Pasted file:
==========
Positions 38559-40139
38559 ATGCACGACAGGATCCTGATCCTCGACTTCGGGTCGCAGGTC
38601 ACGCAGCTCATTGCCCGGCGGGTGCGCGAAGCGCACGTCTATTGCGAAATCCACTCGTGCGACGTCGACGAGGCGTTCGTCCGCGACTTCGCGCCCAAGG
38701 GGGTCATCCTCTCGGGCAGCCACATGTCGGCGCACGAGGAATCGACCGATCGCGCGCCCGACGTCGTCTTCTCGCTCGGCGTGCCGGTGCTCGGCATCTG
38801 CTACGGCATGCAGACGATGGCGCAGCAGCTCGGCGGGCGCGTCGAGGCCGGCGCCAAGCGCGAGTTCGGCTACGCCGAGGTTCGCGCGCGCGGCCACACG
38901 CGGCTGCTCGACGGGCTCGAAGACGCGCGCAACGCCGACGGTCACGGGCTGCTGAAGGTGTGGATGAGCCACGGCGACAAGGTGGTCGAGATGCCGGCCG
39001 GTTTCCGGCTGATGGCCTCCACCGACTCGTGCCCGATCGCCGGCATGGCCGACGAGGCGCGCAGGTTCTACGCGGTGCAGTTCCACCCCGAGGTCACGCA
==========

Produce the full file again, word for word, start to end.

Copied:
Positions 38559-40139
38559 ATGCACGACAGGATCCTGATCCTCGACTTCGGGTCGCAGGTC
38601 ACGCAGCTCATTGCCCGGCGGGTGCGCGAAGCGCACGTCTATTGCGAAATCCACTCGTGCGACGTCGACGAGGCGTTCGTCCGCGACTTCGCGCCCAAGG
38701 GGGTCATCCTCTCGGGCAGCCACATGTCGGCGCACGAGGAATCGACCGATCGCGCGCCCGACGTCGTCTTCTCGCTCGGCGTGCCGGTGCTCGGCATCTG
38801 CTACGGCATGCAGACGATGGCGCAGCAGCTCGGCGGGCGCGTCGAGGCCGGCGCCAAGCGCGAGTTCGGCTACGCCGAGGTTCGCGCGCGCGGCCACACG
38901 CGGCTGCTCGACGGGCTCGAAGACGCGCGCAACGCCGACGGTCACGGGCTGCTGAAGGTGTGGATGAGCCACGGCGACAAGGTGGTCGAGATGCCGGCCG
39001 GTTTCCGGCTGATGGCCTCCACCGACTCGTGCCCGATCGCCGGCATGGCCGACGAGGCGCGCAGGTTCTACGCGGTGCAGTTCCACCCCGAGGTCACGCA